Short story:

I am posting because before I tried this, I was unable to find on this
mailing list a clear statement/warning that such an interpolation can run
slow (eat up computer time).  Is there a faster way to interpolate?

Long story:

I thought of an adaptive meshing scheme for examples.phase.anisotropy after

Ferreira, Alexandre Furtado, Leonardo de Olivé Ferreira, and Abner da Costa
Assis. “Numerical Simulation of the Solidification of Pure Melt by a
Phase-Field Model Using an Adaptive Computation Domain.” *Journal of the
Brazilian Society of Mechanical Sciences and Engineering* 33, no. 2 (June
2011): 125–30. https://doi.org/10.1590/S1678-58782011000200002.

Their adaptive meshing scheme is quite simple and the paper is short. They
do not interpolate, because they are writing their own code from the ground
up. But in FiPy, it seems necessary to interpolate a solution from an old
mesh to a new mesh after remeshing.

I wrote a script and it runs for tiny problems, but seems useless because
the interpolation in remeshing takes way too long (which defeats the
purpose of ~Ferreira et al 2011 adaptive meshing), with interpolation time
exploding as mesh cell count increases. I didn’t record the cell count
exactly, but let’s say at ~5E5 cells, after 3.5 hours in a single
interpolation, I gave up and hit ctrl-c. 2500 cells took less than 2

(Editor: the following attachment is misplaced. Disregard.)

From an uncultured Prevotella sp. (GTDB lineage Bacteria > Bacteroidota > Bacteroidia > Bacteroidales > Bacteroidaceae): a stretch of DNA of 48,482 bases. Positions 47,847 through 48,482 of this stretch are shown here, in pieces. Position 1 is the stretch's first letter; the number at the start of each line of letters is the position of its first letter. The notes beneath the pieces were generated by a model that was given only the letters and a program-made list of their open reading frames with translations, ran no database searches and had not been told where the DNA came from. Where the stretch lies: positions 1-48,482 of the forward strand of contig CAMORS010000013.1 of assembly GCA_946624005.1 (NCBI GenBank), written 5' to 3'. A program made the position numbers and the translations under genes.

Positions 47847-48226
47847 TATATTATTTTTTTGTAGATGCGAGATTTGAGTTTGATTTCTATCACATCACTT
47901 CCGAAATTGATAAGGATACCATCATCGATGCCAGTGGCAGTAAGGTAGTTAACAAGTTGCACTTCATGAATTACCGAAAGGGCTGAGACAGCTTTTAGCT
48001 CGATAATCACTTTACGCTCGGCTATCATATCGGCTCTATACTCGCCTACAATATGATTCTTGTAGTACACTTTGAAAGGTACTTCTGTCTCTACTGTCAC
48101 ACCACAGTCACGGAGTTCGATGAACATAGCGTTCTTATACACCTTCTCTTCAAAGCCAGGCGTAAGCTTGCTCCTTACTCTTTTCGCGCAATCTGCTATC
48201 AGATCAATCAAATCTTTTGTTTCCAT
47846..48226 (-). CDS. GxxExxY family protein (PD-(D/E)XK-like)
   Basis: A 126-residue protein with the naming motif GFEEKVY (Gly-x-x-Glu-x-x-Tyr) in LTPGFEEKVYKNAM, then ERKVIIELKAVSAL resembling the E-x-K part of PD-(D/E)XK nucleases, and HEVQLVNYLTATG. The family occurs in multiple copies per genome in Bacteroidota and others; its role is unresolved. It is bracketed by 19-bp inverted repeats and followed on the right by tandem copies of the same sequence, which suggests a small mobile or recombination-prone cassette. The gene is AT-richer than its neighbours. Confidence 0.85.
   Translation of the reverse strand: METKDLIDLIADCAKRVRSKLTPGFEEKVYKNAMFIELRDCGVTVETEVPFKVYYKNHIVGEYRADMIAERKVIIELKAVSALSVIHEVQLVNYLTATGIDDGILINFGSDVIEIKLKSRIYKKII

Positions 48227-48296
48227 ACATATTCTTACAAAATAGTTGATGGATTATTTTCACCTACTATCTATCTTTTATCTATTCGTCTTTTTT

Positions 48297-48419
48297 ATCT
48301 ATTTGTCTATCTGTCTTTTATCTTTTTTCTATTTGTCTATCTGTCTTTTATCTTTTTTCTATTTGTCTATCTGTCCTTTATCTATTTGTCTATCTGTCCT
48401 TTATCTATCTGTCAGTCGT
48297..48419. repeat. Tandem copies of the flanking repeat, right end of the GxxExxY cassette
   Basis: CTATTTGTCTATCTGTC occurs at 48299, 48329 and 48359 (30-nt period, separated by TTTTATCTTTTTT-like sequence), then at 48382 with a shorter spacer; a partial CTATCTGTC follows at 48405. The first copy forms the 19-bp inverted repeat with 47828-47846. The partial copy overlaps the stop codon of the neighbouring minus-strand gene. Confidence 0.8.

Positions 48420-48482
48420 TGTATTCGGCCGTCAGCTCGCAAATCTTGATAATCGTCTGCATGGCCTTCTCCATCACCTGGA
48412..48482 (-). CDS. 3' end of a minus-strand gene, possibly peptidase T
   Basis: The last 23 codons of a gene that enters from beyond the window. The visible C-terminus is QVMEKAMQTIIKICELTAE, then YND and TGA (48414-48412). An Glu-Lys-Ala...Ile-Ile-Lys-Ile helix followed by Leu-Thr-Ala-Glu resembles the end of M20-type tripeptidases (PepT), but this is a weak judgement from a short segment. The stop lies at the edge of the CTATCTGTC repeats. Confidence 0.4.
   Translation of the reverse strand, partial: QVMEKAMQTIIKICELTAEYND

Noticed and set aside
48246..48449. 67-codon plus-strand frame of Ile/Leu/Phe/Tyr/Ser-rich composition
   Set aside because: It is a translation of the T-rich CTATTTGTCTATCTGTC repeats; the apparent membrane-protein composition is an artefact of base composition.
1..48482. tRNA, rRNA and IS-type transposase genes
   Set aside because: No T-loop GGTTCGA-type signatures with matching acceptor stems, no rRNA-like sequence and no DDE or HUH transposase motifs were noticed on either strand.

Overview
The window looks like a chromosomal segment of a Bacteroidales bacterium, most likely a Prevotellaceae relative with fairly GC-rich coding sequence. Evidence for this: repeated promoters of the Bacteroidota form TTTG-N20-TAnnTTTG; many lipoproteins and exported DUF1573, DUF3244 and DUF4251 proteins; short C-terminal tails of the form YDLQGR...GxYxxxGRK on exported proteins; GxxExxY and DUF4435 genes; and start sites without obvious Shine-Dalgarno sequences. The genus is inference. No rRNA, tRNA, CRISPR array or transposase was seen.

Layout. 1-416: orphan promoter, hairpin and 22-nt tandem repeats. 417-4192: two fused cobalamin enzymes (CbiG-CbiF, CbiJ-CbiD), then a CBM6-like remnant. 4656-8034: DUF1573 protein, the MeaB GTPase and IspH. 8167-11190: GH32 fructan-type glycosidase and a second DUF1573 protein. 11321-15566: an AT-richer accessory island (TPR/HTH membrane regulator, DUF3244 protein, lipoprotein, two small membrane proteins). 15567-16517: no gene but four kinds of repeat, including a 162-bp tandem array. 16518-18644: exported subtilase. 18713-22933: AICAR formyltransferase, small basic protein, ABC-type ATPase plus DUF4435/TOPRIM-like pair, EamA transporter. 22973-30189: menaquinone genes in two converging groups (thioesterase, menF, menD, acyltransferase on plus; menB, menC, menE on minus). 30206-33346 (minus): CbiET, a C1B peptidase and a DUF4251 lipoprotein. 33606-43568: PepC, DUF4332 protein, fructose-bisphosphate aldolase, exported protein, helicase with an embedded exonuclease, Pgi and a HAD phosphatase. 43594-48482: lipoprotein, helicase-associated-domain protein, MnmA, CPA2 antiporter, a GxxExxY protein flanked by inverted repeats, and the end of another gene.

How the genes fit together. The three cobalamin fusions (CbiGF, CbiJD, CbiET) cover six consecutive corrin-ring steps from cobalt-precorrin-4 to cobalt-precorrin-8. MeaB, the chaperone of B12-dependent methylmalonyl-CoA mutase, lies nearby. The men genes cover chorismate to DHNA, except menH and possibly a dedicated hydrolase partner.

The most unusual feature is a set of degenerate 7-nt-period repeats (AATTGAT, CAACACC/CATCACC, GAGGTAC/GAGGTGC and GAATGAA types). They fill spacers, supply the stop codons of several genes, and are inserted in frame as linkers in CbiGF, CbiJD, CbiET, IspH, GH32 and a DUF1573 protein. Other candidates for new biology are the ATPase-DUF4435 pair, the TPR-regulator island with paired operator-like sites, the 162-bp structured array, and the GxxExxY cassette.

seconds, 2E4 cells 100 seconds, 6E4 cells 900 seconds. For 5E5 cells, my 4
core 2013 desktop PC shows multiple cores in use, but most cores at 50%
load; using about 1/3 of the 8 GB RAM.

Interpolation means transferring a FiPy solution from a first unstructured
mesh of triangles to a second unstructured mesh of triangles (2D):

value=oldPhase(newMesh.cellCenters,order=1), hasOld=True)

value=old_dT(newMesh.cellCenters,order=1), hasOld=True)

Mesh 2 always has more cells than mesh 1.  Eventually mesh 2 is the mesh in

Does anybody know a way to speed this interpolation up, within FiPy? I
don’t believe I can use Grid2D meshes because my final domain of interest
is not rectangular (examples.phase.anisotropy is just a beginner problem to
play with). The meshes are unstructured sets of triangular cells and are
created using gmsh via pygmsh/meshio. Mesh density varies with x,y
(nonuniform meshes).

Google seemed to lead me to various interpolation tools, but I do not see a
way to take the data outside of FiPy to do the interpolation and then bring
the data back into FiPy.  I looked at the FiPy CellVariable source code but
it is beyond me to mess around with it.  It looked like it might run fast
since it seems to operate on only the nearest neighbors, but maybe it is
slowed down by having to do one cell at a time?

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